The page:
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I am getting more and more bald as I yank hair out over what should be a simple thing. I have a fragment of a hack attempt left in some PHP files (100s).

The string is:

<?*god_mode_on*/eval(base64_decode("")); /*god_mode_off*/ ?>

And I thought that using a perl command line such as:

perl -pn -i.bak -e "s{<\?\*god_mode_on\*/eval\(base64_decode\(""\)\); /\*god_mode_off\*/ \?>}{}g;" `find . -name '*.php'`

Would neatly produce a backup and strip the string out but it seems to carefully avoid doing so. I think I may have perl blindness now as I have been looking at it for so long so hopefully someone might directly see the problem and let me know how slow I've been ;-)


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Are you getting an error? In what way is it failing? Anyway you should really restore your files from a backup rather than attempt to remove a hack in this manner. –  Cfreak Mar 15 '12 at 21:30
You have double quotes inside your double-quoted string. –  beerbajay Mar 15 '12 at 21:59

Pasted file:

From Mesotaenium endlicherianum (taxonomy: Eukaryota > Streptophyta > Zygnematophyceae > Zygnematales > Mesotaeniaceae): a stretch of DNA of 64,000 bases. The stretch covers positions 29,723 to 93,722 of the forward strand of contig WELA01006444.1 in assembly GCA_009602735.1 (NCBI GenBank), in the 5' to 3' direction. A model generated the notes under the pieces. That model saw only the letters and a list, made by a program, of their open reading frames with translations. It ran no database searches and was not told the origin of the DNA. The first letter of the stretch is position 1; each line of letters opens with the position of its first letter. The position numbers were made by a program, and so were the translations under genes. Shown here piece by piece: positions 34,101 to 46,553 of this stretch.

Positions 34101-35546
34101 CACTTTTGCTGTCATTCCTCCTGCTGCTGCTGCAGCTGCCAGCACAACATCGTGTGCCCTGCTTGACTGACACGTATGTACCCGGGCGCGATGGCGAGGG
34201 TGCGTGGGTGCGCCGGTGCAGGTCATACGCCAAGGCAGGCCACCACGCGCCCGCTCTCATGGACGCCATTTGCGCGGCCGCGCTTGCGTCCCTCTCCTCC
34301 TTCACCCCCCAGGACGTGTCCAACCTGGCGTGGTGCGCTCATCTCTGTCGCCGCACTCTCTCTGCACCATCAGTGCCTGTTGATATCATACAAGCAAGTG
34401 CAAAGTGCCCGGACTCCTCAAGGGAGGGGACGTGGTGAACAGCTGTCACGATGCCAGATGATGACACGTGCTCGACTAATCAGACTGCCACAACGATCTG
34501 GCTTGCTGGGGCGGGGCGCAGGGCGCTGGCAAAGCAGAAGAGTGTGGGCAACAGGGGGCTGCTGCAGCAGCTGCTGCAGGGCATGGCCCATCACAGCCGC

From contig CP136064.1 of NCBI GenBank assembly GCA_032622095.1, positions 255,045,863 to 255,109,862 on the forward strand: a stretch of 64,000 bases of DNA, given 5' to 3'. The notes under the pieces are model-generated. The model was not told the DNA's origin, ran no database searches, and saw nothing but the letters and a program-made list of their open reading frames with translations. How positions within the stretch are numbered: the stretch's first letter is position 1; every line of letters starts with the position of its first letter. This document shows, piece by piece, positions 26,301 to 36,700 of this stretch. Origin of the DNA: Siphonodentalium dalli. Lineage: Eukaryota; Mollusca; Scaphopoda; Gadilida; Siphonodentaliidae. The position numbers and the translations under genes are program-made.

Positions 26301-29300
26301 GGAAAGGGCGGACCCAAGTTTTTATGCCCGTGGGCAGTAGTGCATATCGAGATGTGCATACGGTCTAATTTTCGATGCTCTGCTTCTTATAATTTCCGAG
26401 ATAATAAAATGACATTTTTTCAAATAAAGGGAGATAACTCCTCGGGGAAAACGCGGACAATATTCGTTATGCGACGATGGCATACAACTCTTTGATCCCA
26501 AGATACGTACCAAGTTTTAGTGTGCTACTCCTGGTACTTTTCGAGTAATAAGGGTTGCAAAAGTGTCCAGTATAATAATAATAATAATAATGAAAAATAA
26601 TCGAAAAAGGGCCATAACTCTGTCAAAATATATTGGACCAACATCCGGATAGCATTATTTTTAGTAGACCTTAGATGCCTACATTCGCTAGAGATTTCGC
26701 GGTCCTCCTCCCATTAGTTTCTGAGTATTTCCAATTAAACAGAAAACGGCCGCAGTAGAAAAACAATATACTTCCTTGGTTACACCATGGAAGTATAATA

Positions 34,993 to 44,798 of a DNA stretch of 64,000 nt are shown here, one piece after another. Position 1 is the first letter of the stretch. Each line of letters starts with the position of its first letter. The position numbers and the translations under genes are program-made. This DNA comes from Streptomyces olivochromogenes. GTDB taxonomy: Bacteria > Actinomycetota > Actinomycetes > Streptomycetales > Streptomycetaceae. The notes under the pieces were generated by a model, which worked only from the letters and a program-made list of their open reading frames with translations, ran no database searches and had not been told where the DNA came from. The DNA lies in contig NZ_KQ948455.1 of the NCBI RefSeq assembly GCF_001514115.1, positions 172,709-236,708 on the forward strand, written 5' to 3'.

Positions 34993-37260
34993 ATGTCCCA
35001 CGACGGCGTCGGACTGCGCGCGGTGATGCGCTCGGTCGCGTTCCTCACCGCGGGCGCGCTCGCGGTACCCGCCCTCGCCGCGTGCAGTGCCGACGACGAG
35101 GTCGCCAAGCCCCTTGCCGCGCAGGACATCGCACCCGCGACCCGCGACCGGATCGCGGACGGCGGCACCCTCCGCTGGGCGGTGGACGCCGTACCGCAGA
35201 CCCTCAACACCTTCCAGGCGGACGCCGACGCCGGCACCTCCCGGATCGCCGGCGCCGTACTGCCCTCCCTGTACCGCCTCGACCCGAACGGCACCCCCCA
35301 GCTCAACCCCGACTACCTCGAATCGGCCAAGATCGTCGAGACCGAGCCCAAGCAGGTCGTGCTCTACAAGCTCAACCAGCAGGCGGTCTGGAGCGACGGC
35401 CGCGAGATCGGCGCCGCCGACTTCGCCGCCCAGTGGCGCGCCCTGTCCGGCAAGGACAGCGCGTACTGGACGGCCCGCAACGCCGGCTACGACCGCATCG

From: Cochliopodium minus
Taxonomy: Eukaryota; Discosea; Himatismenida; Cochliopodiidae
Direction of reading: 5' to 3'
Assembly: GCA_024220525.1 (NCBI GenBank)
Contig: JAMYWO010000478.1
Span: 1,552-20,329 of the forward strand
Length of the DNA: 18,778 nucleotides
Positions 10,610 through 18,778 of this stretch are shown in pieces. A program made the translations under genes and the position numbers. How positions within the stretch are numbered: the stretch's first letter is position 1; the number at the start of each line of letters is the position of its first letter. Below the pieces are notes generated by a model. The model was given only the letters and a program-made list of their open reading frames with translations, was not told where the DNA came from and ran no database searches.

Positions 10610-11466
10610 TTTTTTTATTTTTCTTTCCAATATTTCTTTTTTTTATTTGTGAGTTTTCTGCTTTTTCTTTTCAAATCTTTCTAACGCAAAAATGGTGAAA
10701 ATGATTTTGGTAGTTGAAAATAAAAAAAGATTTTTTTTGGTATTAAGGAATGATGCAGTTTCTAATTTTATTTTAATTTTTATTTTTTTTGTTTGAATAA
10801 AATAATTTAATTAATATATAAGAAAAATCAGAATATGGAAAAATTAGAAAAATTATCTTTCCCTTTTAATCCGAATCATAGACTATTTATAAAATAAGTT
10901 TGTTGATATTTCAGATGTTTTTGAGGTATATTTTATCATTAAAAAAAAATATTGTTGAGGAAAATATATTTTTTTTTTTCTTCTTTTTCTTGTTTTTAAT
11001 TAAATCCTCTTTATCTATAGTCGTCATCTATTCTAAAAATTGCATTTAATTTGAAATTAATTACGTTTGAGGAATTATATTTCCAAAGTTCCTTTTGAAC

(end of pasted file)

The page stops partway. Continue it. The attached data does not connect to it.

There was no error, just no change. If the site was mine we would have a backup ;-) I can do a fair bit of reconstruction and close up the obvious holes in the service and setup. Nothing is perfect but at least it was known to have been hacked, plenty out there that don't even know. Thanks to all for responding so quickly. –  Donty Mar 15 '12 at 22:33

2 Answers 2

up vote 1 down vote accepted

Keeping track of everything that needs to be escaped is not simple. It looks like you have not escaped your double quotes inside a double quoted string, for example. Perl has the quotemeta function that helps you figure this out:

print quotemeta '<?*god_mode_on*/eval(base64_decode("")); /*god_mode_off*/ ?>';

===>  \<\?\*god_mode_on\*\/eval\(base64_decode\(\"\"\)\)\;\ \/\*god_mode_off\*\/\ \?\>

Within a regular expression, the \Q escape will invoke quotemeta on everything up to the next \E escape, so you can say:

perl -p -i.bak -e \
  's{\Q<?*god_mode_on*/eval(base64_decode("")); /*god_mode_off*/ ?>\E}{}g' \
  `find . -name '*.php'`

Notice that I used single quotes instead of double quotes for the argument to the -e command-line switch. Otherwise, you would also have to worry about the shell interpolating your input and opening up a whole other can of worms.

(Also, the -pn switch is redundant -- it is sufficient to use -p)

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Is it possible that whatever shell you are using is interpreting the backslashes? You may need to escape them (with another backslash) so they actually get passed to perl as backslashes.

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